2019 was characterised by youth climate activism and even more environmental conversations, with the likes of Greta Thunberg, who has become one of the symbolic figures of climate action.
So we asked the question -- for this upcoming Chinese New Year, where does environmentalism stand?
Wearing new clothes is a common practice for Chinese New Year, as it signifies a fresh start for the new year. However, according to the National Environment Agency (NEA), the amount of textile and leather waste has increased from 96,500 tonnes in 2009 to 205,800 in 2018, doubling just within a decade. We find out what Chinese Singaporeans think about the New Year custom of wearing new clothes in relation to textile waste - a growing problem created by the over-consumption and throwaway culture of many developed countries, Singapore included.
In a Milieu poll conducted with 917 Chinese respondents in Singapore, we find that 82% (754 respondents) usually purchase new clothes for Chinese New Year.
Although textile waste is perceived to be important to 80% of respondents, only 38% consider the environmental impacts of their Chinese New Year purchase.
In addition, environmental concerns ranked one of the lowest among factors influencing respondents’ purchase decision. Accompanying that are several important factors like 1)low or affordable prices, which could signal our tendency to indulge in fashion simply because we can afford to, and 2)trendiness, a reflection of how our consumerist society endlessly (and perhaps, mindlessly) pursue and consume new things - which means the old is constantly being discarded.
However, not all hope is lost - most important to respondents is that these clothes are wearable for other occasions, showing that their purchase may not be as wasteful as one might think.
As mentioned earlier, climate change has taken the spotlight globally. Have climate conversations managed to successfully embed themselves into our consciousness and subsequently, translated into positive actions? We went on to find out further how fashion consumption during the Chinese New Year has changed over time.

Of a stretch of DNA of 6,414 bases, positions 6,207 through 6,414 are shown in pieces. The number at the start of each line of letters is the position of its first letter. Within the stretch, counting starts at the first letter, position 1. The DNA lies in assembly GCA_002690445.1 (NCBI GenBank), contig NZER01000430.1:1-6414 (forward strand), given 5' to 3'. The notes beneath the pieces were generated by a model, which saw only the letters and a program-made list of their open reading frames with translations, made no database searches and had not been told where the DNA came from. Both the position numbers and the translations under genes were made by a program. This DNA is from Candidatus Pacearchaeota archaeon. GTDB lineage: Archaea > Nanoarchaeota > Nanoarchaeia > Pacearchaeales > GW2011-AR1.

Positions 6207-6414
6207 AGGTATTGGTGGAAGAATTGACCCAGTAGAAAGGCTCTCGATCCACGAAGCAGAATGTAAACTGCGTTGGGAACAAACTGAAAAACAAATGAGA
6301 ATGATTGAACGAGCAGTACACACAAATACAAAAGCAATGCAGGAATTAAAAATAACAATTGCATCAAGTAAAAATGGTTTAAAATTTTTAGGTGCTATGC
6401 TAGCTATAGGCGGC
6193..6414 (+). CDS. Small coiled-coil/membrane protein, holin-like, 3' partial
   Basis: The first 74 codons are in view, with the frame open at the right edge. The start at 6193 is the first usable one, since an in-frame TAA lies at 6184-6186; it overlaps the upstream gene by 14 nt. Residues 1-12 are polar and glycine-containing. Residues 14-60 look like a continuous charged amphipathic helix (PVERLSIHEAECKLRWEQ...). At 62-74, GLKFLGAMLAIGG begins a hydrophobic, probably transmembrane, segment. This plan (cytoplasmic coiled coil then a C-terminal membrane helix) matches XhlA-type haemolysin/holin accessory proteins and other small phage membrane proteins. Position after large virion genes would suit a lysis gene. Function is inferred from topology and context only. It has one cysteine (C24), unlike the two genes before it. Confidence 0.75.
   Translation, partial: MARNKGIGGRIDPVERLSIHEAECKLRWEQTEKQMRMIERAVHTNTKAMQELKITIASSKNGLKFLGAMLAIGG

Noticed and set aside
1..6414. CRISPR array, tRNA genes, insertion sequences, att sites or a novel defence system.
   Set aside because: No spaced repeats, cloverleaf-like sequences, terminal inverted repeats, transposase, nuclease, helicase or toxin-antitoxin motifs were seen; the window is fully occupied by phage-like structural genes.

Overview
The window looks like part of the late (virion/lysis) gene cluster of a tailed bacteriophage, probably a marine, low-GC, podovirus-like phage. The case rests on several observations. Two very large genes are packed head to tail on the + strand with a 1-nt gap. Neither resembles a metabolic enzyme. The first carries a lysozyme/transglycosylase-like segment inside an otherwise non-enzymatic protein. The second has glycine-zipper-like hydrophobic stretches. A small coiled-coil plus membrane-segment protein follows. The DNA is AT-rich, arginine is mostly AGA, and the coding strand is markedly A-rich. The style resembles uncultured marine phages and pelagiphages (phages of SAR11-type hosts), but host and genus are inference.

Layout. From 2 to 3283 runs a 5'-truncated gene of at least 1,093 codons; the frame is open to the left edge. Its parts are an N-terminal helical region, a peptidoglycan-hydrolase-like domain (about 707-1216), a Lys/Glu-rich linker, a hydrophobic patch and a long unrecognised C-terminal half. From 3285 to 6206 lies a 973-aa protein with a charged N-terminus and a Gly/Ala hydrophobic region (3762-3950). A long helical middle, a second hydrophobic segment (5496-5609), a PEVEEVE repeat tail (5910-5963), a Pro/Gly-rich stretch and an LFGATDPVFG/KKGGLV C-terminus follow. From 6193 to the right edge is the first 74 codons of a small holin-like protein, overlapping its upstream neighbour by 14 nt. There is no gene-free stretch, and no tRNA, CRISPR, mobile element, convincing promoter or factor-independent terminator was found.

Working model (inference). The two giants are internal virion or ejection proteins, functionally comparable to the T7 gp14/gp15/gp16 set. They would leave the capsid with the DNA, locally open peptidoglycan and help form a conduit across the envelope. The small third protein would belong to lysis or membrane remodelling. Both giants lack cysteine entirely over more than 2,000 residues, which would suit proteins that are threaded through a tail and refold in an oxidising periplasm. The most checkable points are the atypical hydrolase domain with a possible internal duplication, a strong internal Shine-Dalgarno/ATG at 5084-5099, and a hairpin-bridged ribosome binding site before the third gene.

43% of the respondents indicated that they have been purchasing lesser clothes for Chinese New Year over the past few years,, while a much smaller group (6%) claim to be purchasing more over the same period.
For the former, the reasons for their decision to purchase less lean towards personal lifestyle choices, as well as the perception that clothes are seemingly more expensive. What catches the eye most is the influence of the minimalist lifestyle - something that has recently become a trendy and popular lifestyle choice advocated by prominent figures such as Marie Kondo (does this name “spark joy to you”?). The minimalist lifestyle is especially popular among millennials, who are “more into the style of life than the stuff of life” - basically seeking life satisfaction beyond materialistic goods.
On the other hand, reasons for the consumption habits of respondents who are purchasing more (note: low base size of 56 samples) tends to be influenced by economic factors - higher purchasing power, perception of greater affordability of clothes and additionally, the wider options that consumers have, likely made possible by the growing presence of e-commerce.
A glance at these two groups of people could be telling us that a possible approach towards discouraging wasteful consumption is one that is less direct than simply talking about how the earth is dying and that humankind is worsening this process.
We could take a step back to reconsider and encourage other lifestyles that could be equally, or even more fulfilling than one where consumption equates happiness. The minimalist lifestyle is probably a good start - especially with its popularity among younger generations who will be greatly responsible for shaping the future.
At the same time that 80% of respondents view textile waste as an important issue, a similar number (76%) see themselves as playing a significant role in this global problem. While this festive period may see more purchase of apparel, more consumers are also choosing to purchase less. As environmentalism gains more global attention, we can be hopeful that environmentalism would find its place amongst traditions for subsequent generations.
Do you think environmentalism is at odds with traditions? How can we reduce our environmental footprints while continuing this custom of purchasing new clothes for Chinese New Year? Will it - and other customs - evolve with the times to include environmentalism?
Did you enjoy this article? Here’s another article in collaboration with Rice Media and the National Youth Council (NYC) covering more issues of waste and environmental action in Singapore.